Breast cancer recurrence following postmastectomy reconstruction compared to mastectomy with no reconstruction

Sashank Reddy, Salih Colakoglu, Michael S. Curtis, Janet H. Yueh, Adeyemi Ogunleye, Adam M. Tobias, Bernard T. Lee

Research output: Contribution to journalArticle

Abstract

Background: Continuing advances in breast reconstruction have provided surgeons with a multitude of reconstructive options. Concerns remain, however, about the effects of the various reconstructive methods on ultimate oncologic outcome. This study compares incidence, detection, and management of recurrent breast cancer in a large series of patients treated with mastectomy alone or with mastectomy and various forms of reconstruction. Methods: A retrospective analysis was performed on all patients who underwent mastectomy and/or immediate reconstruction for breast cancer at our institution between January 1999 and December 2006. The 921 patients were divided into 2 groups: mastectomy and reconstruction (n = 494) and mastectomy alone (n = 427). All modern reconstructive methods were included. Patients were followed for a mean of 4.5 years. Results: The total incidence of recurrence-locoregional and/or distant-was 5.9% in patients who had mastectomy with reconstruction and 11.5% in patients who had mastectomy alone (P < 0.0023). The incidence of locoregional recurrence only was 2.2% in patients who had mastectomy with reconstruction and 4.0% in patients who had mastectomy alone (P = 0.1220). Of the 11 reconstructed patients with a locoregional recurrence, all recurrences were detected by self or clinical examination. Median time to detection was the same in both groups: 1.6 years (P = 0.5471). Conclusions: Reconstruction with a variety of methods does not adversely affect the incidence or time to detection of recurrent breast cancer. Further, our data point to an important role for physical examination in tumor surveillance after mastectomy and reconstruction.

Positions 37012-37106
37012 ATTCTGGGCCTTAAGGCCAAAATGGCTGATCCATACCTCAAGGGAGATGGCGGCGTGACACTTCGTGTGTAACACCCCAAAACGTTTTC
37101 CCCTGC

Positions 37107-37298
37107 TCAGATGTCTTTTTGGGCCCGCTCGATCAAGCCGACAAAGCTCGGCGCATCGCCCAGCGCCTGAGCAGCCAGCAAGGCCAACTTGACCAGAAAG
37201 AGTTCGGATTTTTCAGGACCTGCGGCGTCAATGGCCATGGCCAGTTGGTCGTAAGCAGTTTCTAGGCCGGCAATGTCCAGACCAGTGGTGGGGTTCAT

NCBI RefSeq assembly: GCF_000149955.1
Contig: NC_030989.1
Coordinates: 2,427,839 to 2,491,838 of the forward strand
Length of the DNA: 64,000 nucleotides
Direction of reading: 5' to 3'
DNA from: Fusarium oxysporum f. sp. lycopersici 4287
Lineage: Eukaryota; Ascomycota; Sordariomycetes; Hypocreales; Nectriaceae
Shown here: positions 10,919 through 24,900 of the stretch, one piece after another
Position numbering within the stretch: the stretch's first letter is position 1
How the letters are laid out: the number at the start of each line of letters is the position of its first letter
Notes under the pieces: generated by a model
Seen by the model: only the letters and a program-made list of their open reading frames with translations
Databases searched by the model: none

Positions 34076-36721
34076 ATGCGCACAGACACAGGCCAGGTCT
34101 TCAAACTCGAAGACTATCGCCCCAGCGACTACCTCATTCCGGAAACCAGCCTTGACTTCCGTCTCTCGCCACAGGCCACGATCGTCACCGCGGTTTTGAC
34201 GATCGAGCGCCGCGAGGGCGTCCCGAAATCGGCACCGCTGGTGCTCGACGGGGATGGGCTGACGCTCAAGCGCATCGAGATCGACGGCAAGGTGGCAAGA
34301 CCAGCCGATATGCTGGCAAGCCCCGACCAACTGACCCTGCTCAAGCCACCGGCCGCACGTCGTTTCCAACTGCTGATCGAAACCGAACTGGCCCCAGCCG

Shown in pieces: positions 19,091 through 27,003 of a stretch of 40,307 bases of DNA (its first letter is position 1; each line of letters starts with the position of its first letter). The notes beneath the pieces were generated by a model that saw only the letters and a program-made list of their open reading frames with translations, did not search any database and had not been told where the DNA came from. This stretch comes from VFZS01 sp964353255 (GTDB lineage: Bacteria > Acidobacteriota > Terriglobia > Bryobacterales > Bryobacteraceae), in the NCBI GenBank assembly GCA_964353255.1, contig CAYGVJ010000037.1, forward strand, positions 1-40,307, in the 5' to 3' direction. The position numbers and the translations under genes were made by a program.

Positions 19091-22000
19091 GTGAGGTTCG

Original languageEnglish (US)
Pages (from-to)466-471
Number of pages6
JournalAnnals of Plastic Surgery
Volume66
Issue number5
DOIs
StatePublished - May 1 2011
Externally publishedYes

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Mastectomy
Breast Neoplasms
Recurrence
Incidence
Mammaplasty
Physical Examination
Cohort Studies

Keywords

  • breast cancer
  • Breast reconstruction
  • cancer recurrence

ASJC Scopus subject areas

  • Surgery

Cite this

Breast cancer recurrence following postmastectomy reconstruction compared to mastectomy with no reconstruction. / Reddy, Sashank; Colakoglu, Salih; Curtis, Michael S.; Yueh, Janet H.; Ogunleye, Adeyemi; Tobias, Adam M.; Lee, Bernard T.

In: Annals of Plastic Surgery, Vol. 66, No. 5, 01.05.2011, p. 466-471.

Research output: Contribution to journalArticle

Reddy, Sashank ; Colakoglu, Salih ; Curtis, Michael S. ; Yueh, Janet H. ; Ogunleye, Adeyemi ; Tobias, Adam M. ; Lee, Bernard T. / Breast cancer recurrence following postmastectomy reconstruction compared to mastectomy with no reconstruction. In: Annals of Plastic Surgery. 2011 ; Vol. 66, No. 5. pp. 466-471.
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abstract = "Background: Continuing advances in breast reconstruction have provided surgeons with a multitude of reconstructive options. Concerns remain, however, about the effects of the various reconstructive methods on ultimate oncologic outcome. This study compares incidence, detection, and management of recurrent breast cancer in a large series of patients treated with mastectomy alone or with mastectomy and various forms of reconstruction. Methods: A retrospective analysis was performed on all patients who underwent mastectomy and/or immediate reconstruction for breast cancer at our institution between January 1999 and December 2006. The 921 patients were divided into 2 groups: mastectomy and reconstruction (n = 494) and mastectomy alone (n = 427). All modern reconstructive methods were included. Patients were followed for a mean of 4.5 years. Results: The total incidence of recurrence-locoregional and/or distant-was 5.9{\%} in patients who had mastectomy with reconstruction and 11.5{\%} in patients who had mastectomy alone (P < 0.0023). The incidence of locoregional recurrence only was 2.2{\%} in patients who had mastectomy with reconstruction and 4.0{\%} in patients who had mastectomy alone (P = 0.1220). Of the 11 reconstructed patients with a locoregional recurrence, all recurrences were detected by self or clinical examination. Median time to detection was the same in both groups: 1.6 years (P = 0.5471). Conclusions: Reconstruction with a variety of methods does not adversely affect the incidence or time to detection of recurrent breast cancer. Further, our data point to an important role for physical examination in tumor surveillance after mastectomy and reconstruction.",
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